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Multi-channel Contact Centers: What's Really Going on?
Sheila McGee-Smith and Zeus Kerravala both wrote last week about some leading-edge trends in contact centers, especially in the area of what Sheila calls the "blurring of the line between contact centers and CRM." Their descriptions of this emerging customer contact environment are compelling--but what's really happening in the contact centers themselves?
We got a glimpse of this real-world view in our last Enterprise Connect webinar (replay available here), when Art Schoeller of Forrester Research presented some Forrester data from a survey of contact center decision-makers. The data showed some encouraging progress on multichannel agent enablement, which is pretty much a prerequisite for the kind of next-gen contact center that Zeus and Sheila write about.
Here's the result for a question on how widely contact centers have deployed multi-channel agents:
The fact that more than half of the respondents have most of their agents multi-channel seems very promising to me. Even more encouraging, nearly a third of the respondents said that all of their agents are multi-channel.
Many contact centers will probably always see a need for a handful of agents to be specialists; Zeus discusses the particular demands that video-based customer contact are likely to place on the agent. But if most of your agents are multi-channel-enabled, that ought to make your contact center well equipped to serve a multi-channel-oriented customer base.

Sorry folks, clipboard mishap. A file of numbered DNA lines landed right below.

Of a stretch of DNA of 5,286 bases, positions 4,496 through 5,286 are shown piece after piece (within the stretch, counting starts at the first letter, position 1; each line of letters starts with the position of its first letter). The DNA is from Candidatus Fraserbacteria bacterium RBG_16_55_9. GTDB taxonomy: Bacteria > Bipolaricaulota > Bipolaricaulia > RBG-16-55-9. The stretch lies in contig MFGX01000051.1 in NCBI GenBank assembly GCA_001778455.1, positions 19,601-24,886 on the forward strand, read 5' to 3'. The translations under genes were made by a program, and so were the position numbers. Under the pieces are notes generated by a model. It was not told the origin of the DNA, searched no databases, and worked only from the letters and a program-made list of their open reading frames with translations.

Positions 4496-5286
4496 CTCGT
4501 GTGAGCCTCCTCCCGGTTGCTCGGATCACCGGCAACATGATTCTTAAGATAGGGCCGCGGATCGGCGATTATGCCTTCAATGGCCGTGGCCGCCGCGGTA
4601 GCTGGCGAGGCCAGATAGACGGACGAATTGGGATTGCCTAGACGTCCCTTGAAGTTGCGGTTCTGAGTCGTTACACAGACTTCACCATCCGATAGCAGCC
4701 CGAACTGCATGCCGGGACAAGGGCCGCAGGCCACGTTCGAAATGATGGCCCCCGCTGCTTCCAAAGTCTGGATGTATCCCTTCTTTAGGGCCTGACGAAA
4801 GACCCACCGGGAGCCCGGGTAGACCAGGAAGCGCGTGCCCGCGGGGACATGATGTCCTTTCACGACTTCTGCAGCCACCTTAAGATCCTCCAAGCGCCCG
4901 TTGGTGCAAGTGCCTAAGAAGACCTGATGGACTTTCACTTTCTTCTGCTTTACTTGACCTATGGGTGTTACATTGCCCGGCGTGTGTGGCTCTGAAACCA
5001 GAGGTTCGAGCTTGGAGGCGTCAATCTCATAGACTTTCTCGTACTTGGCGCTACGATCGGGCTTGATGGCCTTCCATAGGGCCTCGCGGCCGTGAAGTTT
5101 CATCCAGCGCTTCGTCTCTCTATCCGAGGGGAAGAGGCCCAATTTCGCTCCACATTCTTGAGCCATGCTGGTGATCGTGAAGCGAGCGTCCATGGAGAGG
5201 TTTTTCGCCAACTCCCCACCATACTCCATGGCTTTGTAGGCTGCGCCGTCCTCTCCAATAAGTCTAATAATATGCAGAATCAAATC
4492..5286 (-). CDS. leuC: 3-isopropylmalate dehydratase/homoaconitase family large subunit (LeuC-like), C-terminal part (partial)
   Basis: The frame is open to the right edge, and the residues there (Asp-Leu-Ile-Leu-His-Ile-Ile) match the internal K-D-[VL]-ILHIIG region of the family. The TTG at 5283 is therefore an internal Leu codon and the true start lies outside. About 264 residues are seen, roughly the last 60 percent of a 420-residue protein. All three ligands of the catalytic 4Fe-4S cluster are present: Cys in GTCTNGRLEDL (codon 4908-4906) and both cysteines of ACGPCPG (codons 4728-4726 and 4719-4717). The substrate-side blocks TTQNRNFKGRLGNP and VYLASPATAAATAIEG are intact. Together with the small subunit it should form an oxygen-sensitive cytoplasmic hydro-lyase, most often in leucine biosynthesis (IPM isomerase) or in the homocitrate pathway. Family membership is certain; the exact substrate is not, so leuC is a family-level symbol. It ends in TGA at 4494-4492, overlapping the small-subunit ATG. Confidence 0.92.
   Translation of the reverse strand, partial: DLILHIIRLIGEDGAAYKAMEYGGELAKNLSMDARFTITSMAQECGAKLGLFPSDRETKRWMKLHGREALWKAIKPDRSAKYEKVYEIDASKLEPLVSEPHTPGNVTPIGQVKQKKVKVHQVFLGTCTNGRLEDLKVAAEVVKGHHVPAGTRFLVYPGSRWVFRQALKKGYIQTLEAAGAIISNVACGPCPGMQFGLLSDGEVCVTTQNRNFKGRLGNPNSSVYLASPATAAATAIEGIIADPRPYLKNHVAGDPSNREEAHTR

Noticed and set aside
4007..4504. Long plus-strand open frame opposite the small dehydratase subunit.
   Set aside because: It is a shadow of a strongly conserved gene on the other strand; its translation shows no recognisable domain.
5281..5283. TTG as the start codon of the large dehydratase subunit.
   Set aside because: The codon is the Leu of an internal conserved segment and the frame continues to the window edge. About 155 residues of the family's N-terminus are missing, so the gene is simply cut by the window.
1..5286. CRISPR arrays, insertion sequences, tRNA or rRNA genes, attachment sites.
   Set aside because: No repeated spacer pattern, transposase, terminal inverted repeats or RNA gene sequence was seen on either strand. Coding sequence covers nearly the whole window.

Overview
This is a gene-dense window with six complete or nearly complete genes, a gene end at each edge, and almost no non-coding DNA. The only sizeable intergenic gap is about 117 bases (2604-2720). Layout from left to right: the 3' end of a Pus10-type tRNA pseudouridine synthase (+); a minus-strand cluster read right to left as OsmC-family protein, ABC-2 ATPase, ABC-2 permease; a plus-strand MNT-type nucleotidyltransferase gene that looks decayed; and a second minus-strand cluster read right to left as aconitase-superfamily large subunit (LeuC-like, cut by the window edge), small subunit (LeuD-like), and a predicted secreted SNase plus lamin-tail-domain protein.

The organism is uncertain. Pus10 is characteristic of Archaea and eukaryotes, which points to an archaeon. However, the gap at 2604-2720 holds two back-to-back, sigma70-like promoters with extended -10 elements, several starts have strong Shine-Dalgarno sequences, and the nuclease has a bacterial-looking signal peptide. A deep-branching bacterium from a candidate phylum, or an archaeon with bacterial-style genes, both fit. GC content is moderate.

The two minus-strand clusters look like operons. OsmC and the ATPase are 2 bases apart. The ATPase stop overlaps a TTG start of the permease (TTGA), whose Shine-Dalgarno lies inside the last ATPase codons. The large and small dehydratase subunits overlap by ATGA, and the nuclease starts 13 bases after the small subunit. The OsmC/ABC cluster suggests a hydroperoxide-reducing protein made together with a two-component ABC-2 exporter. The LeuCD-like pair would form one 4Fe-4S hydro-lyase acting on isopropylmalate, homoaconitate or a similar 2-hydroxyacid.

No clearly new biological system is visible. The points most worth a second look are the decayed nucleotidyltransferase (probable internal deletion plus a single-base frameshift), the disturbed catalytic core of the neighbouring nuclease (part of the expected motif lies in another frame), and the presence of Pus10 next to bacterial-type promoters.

And here's what that multi-channel base looks like, in Forrester's survey:
Note that voice remains the most popular channel, but it's not growing in popularity. In contrast, text chat and social media interaction did see signficant growth between 2009 and 2012.
This chart also shows the growing popularity of self-help/community help, as website FAQs and online communities each grew in importance.
Finally, channels that weren't even significant enough to survey in 2009 attracted strong interest as well: Click-to-call and screen sharing in particular. And while mobile SMS ranked comparatively low in the latest survey, I think it's safe to assume that this channel will grow in popularity in the next iteration of the Forrester survey.
In many ways, the contact center is blazing the trail for next-generation communications, adding video agents as Zeus describes, and offering new levels of customer awareness and thus better customer service, as Sheila describes. Contact center decision-makers are successfully leveraging the cloud to deliver new capabilities, something their counterparts in broader communications implementations are still struggling with or are outright rejecting. Contact centers are also likely to be the place where Analytics and Big Data first are integrated with communications, since the payoff is pretty clear for this integration.
So it'd behoove everyone in enterprise communications to pay close attention to what's going on in contact centers over the next 12-24 months. Technologies and business cases that often lag (or never emerge) in the wider enterprise very often make sense for the contact center.